So far, council has approved eight projects under the program, totalling 859 rental units, 174 of which are geared to moderate incomes. Two rezoning applications are in process, with nine more in the pre-application stage.

“Maybe this isn’t the perfect way forward, but right now I’ve heard my fellow council members and heard from others in the public who are concerned about the Rental 100 program,” she said, referring to the program that doesn’t create units for people with moderate incomes. “I think it’s important that we try things. We need to move forward, we need to do something to make housing more affordable.”

To people’s concerns about the “inboard bedrooms,” De Genova said they will have “flexible rooms that will be moved around” that will accommodate families.

Coun. Adriane Carr (opposed)

Party affiliation: Green Party

Carr’s math on the correspondence received by the public regarding the project showed 541 people in support versus 1,138 opposed. She pointed to the “attractive features” of the entire building being rental and 58 of the homes being geared to people with moderate incomes.

Rent controls, allowing pets, the public plaza and art were other features, she said.

“But there are major concerns that were raised, and I happen to agree with in terms of adding 11 more storeys [than first considered],” she said. “It is not the right height for this site or the neighbourhood. It’s out of scale with the other buildings.”

Carr said she was concerned approving the project would set off a tall-building boom in the area and create “a wall” of tall buildings along the West Broadway corridor. She didn’t want the project to set a precedent, noting it could be used to drive future plans for tall buildings.

“I do think it gets the ball rolling on that,” she said, noting the ongoing Broadway Plan could be compromised.

She noted this would be the tallest building under the MIRP program, with eight others to date ranging from five storeys to 14 storeys — and all, she added, have managed to achieve “the deeper affordability that goes along with the MIRP projects and that I very much agree with.”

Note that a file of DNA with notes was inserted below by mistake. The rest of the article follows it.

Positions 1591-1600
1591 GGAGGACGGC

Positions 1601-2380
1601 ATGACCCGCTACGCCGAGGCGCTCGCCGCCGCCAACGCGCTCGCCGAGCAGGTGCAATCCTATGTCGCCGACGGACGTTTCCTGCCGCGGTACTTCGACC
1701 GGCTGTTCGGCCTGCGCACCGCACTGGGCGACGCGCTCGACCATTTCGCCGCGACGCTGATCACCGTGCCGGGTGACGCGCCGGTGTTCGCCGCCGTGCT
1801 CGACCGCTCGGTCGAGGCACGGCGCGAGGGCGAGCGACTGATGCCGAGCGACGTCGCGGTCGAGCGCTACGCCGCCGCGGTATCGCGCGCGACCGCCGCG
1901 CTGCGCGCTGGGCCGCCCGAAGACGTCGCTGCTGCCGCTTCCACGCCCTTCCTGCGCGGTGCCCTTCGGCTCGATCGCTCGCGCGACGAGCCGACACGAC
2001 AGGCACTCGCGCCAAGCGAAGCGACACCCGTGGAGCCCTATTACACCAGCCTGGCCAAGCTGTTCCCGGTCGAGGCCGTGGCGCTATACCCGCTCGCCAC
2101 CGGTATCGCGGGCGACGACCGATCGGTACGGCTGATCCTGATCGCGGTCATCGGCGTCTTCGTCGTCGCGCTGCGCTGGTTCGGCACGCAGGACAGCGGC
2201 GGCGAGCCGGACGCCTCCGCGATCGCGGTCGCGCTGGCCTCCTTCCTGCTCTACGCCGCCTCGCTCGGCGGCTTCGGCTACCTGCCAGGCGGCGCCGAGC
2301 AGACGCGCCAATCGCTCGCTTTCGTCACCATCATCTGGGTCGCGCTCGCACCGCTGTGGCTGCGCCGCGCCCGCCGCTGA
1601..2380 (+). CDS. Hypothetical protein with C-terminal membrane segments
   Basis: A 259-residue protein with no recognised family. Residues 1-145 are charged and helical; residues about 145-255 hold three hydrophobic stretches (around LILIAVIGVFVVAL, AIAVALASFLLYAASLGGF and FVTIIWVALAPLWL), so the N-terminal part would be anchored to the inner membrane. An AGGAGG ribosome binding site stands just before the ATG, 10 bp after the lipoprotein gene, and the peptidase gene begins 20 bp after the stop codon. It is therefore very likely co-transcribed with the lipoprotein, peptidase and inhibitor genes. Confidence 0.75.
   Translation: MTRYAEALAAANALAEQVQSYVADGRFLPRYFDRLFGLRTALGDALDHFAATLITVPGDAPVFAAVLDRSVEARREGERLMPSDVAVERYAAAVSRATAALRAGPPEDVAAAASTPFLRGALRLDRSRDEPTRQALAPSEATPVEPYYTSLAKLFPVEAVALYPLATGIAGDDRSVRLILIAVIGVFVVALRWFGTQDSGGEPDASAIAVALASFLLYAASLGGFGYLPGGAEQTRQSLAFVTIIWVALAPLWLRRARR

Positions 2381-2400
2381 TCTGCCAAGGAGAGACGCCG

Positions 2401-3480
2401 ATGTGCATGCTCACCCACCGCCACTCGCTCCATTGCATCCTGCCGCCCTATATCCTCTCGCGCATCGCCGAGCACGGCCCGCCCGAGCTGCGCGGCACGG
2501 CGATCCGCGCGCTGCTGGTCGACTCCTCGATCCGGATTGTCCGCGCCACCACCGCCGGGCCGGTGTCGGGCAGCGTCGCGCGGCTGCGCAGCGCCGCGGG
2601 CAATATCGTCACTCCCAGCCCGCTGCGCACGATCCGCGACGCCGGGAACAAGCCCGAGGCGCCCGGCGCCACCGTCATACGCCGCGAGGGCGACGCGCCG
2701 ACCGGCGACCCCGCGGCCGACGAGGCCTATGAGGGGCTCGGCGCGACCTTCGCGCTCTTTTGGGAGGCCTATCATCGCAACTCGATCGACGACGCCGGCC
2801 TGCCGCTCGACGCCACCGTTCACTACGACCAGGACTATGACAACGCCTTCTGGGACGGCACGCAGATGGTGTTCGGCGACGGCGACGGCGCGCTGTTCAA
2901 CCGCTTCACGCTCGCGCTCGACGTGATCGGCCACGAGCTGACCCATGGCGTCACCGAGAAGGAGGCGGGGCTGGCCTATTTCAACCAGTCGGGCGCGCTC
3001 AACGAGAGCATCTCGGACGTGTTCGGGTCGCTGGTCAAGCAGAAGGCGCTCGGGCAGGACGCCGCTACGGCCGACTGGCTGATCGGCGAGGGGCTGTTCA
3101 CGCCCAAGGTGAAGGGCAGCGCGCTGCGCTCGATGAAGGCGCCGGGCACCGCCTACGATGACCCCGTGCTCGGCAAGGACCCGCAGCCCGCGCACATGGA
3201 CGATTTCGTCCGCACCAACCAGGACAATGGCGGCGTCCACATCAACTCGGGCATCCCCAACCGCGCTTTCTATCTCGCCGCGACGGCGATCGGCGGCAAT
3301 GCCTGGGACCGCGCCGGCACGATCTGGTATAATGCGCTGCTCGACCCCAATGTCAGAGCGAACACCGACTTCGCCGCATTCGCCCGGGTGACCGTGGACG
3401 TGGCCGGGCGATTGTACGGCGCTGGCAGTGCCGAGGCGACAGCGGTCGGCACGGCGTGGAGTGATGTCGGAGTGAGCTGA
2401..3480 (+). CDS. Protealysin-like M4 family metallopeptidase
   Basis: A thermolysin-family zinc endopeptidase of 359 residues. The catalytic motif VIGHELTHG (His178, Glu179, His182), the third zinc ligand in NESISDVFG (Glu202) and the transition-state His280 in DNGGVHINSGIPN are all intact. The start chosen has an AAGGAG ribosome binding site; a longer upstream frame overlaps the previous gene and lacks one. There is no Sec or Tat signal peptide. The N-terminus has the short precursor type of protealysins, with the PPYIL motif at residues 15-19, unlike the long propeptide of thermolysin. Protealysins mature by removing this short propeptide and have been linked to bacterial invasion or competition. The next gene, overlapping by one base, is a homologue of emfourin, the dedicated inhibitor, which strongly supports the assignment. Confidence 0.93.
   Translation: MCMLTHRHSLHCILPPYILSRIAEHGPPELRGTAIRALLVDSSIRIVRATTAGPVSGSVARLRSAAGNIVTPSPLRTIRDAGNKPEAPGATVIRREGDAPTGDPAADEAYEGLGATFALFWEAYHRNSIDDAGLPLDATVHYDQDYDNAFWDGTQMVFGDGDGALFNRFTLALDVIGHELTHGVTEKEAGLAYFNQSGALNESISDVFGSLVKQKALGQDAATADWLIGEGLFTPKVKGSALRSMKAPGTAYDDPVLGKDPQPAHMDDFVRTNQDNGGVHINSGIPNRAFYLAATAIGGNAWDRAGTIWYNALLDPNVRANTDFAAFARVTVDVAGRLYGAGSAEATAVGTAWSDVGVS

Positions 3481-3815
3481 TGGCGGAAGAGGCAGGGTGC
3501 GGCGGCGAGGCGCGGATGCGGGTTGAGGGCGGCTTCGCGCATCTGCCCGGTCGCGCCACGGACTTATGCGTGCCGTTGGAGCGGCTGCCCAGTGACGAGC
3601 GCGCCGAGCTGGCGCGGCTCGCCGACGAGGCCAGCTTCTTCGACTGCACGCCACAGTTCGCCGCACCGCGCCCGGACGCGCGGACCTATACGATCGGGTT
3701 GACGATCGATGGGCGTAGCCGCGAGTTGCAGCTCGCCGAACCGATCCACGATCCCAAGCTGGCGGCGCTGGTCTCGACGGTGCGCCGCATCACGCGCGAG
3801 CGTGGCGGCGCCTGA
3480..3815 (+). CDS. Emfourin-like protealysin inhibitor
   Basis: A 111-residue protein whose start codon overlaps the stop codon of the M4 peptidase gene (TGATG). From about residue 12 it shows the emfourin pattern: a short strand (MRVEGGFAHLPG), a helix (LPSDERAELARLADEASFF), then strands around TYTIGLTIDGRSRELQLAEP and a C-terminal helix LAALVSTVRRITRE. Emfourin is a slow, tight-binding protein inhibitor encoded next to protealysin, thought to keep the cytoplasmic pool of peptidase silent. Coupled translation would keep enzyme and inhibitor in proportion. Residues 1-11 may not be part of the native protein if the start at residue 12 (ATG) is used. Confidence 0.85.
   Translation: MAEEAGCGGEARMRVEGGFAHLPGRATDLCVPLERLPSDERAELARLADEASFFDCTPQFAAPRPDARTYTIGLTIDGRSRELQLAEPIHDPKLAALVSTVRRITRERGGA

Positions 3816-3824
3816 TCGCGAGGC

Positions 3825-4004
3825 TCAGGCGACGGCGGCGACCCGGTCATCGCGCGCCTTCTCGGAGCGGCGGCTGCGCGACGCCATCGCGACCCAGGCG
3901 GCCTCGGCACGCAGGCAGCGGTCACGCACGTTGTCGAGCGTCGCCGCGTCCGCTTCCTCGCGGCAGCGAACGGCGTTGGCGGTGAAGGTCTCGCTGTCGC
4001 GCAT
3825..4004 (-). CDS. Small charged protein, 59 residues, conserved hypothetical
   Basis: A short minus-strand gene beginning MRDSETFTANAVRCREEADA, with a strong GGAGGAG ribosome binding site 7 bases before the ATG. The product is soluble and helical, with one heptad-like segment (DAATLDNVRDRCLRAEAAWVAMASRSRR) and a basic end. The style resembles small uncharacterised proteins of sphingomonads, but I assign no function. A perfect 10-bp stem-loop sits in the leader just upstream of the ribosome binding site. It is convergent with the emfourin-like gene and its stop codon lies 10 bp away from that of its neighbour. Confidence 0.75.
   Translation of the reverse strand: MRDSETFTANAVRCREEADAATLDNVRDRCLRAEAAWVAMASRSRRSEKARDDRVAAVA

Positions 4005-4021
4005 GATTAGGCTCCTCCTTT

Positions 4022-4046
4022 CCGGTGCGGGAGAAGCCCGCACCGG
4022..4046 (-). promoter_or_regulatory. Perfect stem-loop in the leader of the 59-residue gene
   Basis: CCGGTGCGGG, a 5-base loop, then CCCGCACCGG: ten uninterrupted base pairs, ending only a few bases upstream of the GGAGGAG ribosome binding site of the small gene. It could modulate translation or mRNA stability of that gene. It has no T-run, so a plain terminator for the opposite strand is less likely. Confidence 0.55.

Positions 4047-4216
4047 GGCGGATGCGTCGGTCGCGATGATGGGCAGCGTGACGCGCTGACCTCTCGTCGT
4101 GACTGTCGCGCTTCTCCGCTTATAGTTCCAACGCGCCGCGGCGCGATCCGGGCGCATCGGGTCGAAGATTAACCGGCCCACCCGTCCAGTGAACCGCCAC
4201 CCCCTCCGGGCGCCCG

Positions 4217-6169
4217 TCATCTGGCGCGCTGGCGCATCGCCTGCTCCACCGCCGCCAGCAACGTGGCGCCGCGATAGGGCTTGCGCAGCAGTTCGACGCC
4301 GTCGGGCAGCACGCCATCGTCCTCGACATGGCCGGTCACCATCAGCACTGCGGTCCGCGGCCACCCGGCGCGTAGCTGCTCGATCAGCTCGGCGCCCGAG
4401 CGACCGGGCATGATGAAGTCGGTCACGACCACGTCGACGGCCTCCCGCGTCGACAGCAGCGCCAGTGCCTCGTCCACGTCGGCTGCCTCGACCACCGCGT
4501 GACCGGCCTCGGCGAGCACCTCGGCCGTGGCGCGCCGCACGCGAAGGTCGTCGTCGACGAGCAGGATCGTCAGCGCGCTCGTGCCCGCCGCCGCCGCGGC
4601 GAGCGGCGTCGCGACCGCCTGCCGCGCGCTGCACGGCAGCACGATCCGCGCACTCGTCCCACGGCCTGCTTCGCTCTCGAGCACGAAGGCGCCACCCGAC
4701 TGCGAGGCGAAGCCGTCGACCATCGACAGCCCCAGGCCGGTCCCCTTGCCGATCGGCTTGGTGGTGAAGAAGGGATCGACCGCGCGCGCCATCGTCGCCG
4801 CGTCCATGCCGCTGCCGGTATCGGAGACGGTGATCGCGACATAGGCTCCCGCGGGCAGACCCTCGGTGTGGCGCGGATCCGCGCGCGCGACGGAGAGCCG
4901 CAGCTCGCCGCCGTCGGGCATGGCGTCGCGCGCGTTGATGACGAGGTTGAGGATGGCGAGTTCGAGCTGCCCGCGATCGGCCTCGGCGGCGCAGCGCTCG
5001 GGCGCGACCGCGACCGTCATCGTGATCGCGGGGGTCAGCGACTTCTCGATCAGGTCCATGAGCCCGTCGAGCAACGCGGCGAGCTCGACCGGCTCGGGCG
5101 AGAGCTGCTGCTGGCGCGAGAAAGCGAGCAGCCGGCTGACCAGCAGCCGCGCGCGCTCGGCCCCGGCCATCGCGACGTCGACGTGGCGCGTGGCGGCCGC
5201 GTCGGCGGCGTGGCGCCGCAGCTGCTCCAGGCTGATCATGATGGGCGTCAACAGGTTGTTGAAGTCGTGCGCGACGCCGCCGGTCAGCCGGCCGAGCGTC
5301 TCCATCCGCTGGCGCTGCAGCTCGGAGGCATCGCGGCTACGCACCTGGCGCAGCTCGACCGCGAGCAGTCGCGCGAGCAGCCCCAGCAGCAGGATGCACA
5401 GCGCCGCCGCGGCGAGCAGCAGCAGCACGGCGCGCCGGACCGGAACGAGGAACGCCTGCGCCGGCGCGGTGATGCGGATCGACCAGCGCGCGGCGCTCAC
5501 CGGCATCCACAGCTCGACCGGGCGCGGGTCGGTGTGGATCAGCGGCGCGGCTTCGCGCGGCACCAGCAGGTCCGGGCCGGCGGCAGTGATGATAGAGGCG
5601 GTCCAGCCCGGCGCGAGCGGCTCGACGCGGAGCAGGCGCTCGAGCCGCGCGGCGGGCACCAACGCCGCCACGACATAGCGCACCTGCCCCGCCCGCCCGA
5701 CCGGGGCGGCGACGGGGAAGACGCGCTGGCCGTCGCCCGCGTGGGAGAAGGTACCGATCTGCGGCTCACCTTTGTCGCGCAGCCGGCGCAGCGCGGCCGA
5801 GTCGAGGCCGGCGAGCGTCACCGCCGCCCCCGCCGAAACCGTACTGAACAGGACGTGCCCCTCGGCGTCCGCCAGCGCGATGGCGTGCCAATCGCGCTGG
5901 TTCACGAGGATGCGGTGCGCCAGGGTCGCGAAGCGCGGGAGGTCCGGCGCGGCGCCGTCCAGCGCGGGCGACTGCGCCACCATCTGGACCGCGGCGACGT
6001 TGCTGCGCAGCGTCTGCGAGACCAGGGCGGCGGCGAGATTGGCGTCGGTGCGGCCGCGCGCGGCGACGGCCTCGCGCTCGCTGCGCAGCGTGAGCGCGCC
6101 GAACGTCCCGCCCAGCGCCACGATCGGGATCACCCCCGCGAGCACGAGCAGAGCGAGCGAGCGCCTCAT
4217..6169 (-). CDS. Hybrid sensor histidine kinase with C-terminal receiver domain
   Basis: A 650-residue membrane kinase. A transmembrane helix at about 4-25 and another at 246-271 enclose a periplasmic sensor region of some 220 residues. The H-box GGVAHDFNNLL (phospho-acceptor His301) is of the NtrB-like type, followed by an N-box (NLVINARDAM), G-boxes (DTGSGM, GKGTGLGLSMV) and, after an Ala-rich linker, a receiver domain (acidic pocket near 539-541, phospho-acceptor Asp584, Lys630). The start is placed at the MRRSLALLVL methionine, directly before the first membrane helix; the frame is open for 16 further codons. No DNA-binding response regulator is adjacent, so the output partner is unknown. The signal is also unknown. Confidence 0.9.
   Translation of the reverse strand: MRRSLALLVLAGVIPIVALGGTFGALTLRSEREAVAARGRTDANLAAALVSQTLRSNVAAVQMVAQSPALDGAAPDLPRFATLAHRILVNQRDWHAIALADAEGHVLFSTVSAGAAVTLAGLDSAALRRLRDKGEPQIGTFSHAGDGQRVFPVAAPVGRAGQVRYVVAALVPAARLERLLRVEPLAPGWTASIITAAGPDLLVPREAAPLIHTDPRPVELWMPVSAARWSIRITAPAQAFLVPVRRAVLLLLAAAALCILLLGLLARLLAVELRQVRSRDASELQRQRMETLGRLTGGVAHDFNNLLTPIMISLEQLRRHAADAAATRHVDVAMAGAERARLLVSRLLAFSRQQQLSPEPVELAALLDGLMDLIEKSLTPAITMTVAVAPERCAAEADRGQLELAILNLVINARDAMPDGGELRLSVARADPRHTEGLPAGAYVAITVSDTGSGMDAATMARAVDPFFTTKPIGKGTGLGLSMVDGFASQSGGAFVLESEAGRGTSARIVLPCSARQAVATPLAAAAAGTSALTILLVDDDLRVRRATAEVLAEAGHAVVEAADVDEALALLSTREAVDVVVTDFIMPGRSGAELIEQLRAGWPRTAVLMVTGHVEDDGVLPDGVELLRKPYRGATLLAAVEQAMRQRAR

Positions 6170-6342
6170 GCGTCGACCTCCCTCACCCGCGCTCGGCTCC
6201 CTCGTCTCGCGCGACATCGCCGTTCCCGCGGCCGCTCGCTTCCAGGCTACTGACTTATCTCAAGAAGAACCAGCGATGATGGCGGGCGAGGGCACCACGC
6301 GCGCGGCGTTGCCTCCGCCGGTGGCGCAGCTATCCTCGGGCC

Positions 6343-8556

Coun. Sarah Kirby-Yung (in favour)

Party affiliation: NPA

Kirby-Yung’s vote ended up being crucial to council supporting the project. She originally wasn’t going to vote on the project, having missed a day of public hearings. At a meeting last week, the mayor urged Kirby-Yung to review the audio recording of the hearing so she could vote. For the mayor, deferring last week’s vote on the project to Tuesday obviously paid off.

“This is a tough one,” she said in her opening remarks. “I remain conflicted on this one, in listening to all of the input and all of the comments in an effort to try to make a balanced decision around planning for people who can’t afford to live there, and respecting the people that already do.”

Kirby-Yung said she was disappointed the city doesn’t have a completed city-wide plan, Broadway Plan or interim rezoning plan for Broadway. The size of the units in the Birch Street project was also another concern for Kirby-Yung.

However, she noted they are comparable to sizes proposed in the council-approved Rental 100 program version of the project.

“They’re almost identical for the studios — within eight feet,” she said. “For the two bedrooms within three feet and for the three-bedrooms, it was a difference of about 80 feet. The one-bedrooms are actually larger in the MIRP project.”

Added Kirby-Yung: “So, as I look between the previous approval [for the 17-storeys under Rental 100] and this one, and I don’t see that turning down this application is going to improve unit size relative to the other option.”

She said local input to the project was “incredibly important, but it’s also coming from the luxury of a lot of people that have the opportunity to be housed already, and in this neighbourhood.”

“There’s a lot of people that can’t be, and can’t afford it,” she said. “And it’s really difficult to live in the city now with moderate incomes — really challenging.”